Explanation and sample code how to use chrome browser voice to read text

Chrome browser provides a built-in text-to-speech API that can be used to read text aloud. Here is an example code snippet that demonstrates how to use Chrome’s text-to-speech API:

<!DOCTYPE html>
    <meta charset="utf-8">
    <title>Text to Speech Example</title>
    <h1>Text to Speech Example</h1>
      This is an example of using the Chrome browser's built-in text-to-speech API to read text aloud.
    <button id="speak">Speak</button>
      const speakButton = document.querySelector('#speak');
      const message = new SpeechSynthesisUtterance('Hello, world! This is a test message.');
      speakButton.addEventListener('click', () => {

In the above code, we first create a button with the id “speak” that will trigger the text-to-speech feature when clicked. We then create a new SpeechSynthesisUtterance object that contains the message we want to read aloud. In this example, the message is “Hello, world! This is a test message.”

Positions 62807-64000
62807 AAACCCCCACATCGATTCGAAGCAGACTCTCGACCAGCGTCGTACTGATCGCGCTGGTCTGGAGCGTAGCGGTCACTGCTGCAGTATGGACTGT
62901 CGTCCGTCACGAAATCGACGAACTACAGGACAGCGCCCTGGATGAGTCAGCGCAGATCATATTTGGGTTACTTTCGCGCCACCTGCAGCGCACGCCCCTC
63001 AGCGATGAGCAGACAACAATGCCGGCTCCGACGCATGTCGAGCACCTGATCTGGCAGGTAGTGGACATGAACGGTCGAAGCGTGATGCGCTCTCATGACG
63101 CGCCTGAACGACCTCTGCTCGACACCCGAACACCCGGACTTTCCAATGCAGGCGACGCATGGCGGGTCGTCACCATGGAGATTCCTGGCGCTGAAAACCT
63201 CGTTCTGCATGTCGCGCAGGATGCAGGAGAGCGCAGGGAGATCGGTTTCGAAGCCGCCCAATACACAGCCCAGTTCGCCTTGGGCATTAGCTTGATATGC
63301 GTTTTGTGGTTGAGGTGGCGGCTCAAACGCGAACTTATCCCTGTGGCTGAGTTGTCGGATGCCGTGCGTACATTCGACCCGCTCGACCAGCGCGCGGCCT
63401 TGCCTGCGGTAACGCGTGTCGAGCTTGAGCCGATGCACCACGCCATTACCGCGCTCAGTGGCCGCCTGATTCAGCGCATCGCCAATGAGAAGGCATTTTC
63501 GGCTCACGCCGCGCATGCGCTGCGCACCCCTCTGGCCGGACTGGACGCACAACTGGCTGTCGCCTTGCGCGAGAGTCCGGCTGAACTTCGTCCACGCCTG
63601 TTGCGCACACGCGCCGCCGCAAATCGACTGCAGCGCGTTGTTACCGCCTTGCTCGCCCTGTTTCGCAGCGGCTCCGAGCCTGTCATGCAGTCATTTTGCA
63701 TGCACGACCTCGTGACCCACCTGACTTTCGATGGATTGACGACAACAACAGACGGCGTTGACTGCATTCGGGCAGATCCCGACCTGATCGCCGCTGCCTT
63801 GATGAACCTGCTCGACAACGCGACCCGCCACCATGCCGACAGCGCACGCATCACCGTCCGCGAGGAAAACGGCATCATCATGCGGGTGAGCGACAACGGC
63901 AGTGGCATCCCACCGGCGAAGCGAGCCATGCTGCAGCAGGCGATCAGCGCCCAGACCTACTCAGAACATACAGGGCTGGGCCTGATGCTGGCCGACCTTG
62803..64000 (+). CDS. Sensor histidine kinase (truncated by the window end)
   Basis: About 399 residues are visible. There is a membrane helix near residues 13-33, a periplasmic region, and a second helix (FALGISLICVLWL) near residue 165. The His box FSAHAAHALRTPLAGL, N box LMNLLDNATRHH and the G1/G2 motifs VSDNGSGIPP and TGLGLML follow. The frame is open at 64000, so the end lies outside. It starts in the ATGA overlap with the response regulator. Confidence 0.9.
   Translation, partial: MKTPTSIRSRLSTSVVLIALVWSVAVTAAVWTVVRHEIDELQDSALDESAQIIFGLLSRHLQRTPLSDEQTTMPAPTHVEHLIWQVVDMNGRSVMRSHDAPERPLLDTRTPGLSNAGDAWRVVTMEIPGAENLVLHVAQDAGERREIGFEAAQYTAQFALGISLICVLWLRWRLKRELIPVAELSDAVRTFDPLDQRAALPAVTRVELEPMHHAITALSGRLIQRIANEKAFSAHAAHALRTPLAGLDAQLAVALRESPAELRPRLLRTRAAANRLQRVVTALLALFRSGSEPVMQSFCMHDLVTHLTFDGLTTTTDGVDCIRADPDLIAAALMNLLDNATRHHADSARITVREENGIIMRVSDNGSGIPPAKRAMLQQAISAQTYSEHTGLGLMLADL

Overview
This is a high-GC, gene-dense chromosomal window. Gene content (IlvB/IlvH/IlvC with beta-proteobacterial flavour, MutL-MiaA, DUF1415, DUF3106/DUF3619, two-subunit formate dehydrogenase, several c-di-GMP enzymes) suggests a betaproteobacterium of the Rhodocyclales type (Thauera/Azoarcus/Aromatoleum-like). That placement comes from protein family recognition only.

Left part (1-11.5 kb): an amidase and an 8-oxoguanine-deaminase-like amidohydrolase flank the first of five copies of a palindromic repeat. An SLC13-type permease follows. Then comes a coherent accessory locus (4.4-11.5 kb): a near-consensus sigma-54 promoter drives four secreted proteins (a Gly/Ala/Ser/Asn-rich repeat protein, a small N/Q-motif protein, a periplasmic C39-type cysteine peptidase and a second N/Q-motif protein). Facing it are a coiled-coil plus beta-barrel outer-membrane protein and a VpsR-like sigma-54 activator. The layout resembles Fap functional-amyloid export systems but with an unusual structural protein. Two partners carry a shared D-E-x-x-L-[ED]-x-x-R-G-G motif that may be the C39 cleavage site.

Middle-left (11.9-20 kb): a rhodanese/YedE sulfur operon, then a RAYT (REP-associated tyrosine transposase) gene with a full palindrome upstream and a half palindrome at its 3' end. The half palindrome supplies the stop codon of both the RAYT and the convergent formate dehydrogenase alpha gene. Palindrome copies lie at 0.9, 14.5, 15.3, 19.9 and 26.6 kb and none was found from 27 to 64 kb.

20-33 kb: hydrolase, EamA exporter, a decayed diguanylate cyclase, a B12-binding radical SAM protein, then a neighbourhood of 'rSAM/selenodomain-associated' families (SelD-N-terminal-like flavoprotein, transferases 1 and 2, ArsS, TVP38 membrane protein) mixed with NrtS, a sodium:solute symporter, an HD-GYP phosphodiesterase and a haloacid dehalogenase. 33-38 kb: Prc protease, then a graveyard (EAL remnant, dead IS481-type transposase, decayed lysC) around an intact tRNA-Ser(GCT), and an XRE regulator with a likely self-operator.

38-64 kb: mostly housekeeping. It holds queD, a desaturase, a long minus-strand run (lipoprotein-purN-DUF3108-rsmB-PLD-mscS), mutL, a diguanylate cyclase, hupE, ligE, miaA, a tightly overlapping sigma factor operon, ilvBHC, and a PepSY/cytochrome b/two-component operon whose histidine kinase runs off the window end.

Finally, we add an event listener to the speakButton that triggers the speak() method of the SpeechSynthesis API, which reads the message aloud. When the button is clicked, the browser will read the message using the default text-to-speech voice.

Note that the SpeechSynthesis API is not supported in all browsers, so you should check for browser compatibility before using it in your website. Also, you may want to customize the voice, rate, and pitch of the text-to-speech feature using the options available in the SpeechSynthesisUtterance object.